BY STEVE RUDOLPH
Aaron Sojourner—Assistant Professor of Work and Organizations
You might not expect a labor economist would study early childhood education. However, that’s just what the Carlson School’s Aaron Sojourner does.
“Gaps in the value of contributions different individuals make to our economy and society are largely determined by skills and habits they have at age 18,” he says. “And more and more evidence is showing that differences which exist at age 18 can be causally connected to influences determined before age five.”
Previous studies have shown children from low-income families are more than a standard deviation below their peers from higher-income families on kindergarten entry reading and math skills, and our K-12 system does not close this gap.
With that in mind, Sojourner and co-author Professor Greg J. Duncan of UC-Irvine, studied the impact that an intensive, age zero-to-three intervention would have on reducing the achievement gap. The intervention consisted of weekly home visits during the child’s first year of life, followed by two years of free, full-day childcare.
Analyzing a unique dataset—the Infant Health and Development Program (IHDP), which offered full-day early education to a randomly chosen subset of 985 children recruited at birth in eight hospitals across the country—the researchers found some of the strongest evidence to date on the value of early education.
“By the time they were age three, children from low-income families who were randomly assigned to the intervention group were doing as well as those from high-income families in the control group. The achievement gap had closed,” says Sojourner.
Even more surprising was the lasting impact of these early childhood investments.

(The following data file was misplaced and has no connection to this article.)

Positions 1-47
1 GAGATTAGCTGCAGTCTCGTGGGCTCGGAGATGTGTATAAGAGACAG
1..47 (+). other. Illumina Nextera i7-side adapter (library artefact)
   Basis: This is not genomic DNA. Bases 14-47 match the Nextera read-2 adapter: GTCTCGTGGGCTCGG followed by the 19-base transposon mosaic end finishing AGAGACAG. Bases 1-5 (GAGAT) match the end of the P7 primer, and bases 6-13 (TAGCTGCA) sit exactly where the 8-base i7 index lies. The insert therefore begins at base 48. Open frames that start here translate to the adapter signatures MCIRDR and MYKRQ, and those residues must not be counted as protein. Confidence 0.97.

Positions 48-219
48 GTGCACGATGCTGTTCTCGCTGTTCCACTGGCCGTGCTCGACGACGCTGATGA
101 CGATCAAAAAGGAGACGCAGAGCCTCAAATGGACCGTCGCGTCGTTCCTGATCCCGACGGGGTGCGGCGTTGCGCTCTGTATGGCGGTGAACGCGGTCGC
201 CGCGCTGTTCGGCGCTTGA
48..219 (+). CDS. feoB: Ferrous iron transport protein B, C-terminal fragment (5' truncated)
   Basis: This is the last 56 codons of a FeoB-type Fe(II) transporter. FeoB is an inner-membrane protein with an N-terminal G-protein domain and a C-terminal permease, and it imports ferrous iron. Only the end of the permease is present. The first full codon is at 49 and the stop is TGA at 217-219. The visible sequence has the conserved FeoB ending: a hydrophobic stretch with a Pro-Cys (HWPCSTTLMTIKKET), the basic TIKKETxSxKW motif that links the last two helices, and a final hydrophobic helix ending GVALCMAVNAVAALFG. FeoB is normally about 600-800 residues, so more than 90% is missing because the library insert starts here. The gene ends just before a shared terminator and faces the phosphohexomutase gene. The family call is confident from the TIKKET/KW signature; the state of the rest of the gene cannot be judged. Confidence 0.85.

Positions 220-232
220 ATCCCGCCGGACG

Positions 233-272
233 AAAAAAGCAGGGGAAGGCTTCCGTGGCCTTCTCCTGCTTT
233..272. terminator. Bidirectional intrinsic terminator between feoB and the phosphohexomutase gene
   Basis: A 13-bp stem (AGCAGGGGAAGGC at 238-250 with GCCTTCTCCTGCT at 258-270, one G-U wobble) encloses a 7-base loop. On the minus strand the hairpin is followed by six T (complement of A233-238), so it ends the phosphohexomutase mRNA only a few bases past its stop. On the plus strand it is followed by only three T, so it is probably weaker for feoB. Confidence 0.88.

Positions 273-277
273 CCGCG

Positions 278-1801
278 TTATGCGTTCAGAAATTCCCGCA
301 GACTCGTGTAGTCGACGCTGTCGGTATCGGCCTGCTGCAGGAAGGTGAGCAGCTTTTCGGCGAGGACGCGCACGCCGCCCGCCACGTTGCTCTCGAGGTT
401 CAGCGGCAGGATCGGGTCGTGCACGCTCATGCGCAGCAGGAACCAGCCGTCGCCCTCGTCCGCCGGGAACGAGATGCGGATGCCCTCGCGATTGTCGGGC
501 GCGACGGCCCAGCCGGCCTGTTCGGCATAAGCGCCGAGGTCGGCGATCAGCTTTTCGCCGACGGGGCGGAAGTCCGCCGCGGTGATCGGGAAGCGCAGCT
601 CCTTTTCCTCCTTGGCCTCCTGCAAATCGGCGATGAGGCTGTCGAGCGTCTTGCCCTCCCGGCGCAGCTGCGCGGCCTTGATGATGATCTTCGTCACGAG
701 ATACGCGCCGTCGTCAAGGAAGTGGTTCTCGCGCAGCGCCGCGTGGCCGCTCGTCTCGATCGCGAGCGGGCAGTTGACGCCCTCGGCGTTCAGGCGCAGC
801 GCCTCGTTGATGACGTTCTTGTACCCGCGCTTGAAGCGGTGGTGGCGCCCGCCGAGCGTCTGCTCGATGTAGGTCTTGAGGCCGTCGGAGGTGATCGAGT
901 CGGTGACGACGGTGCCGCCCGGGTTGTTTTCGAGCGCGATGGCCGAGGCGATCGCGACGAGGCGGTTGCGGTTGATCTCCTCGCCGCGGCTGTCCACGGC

“At age five, two years after the children left the program, 72 percent of the gap remained closed,” he says. “Five years after the program ended, at age eight, three-fifths of the IQ and math achievement gap was still closed. Results at age 18 were also consistent with this, but less precise due to sample attrition.”
In contrast, the effect of the intervention on children from higher-income families was smaller and less persistent.
The quality of the education provided in IHDP did come at a hefty price—approximately a two-year cost of $48,000 per child when adjusted for inflation. However, that total dropped to $29,000 when costs for transportation and children with disabilities were excluded.
“If you want to raise adult productivity, this research suggests we would be wise to invest in the early years, especially for children from disadvantaged families,” Sojourner says. “What happens in those first three years has an outsized impact.”
Sojourner’s research,”Can Intensive Early Childhood Intervention Programs Eliminate Income-Based Cognitive and Achievement Gaps?” appeared in The Journal of Human Resources (2013).
“Often, to make things more equal, we have to make them less efficient.” Sojourner says. “In contrast, with early childhood investments, putting resources toward the development of disadvantaged children promotes both efficiency and equality.”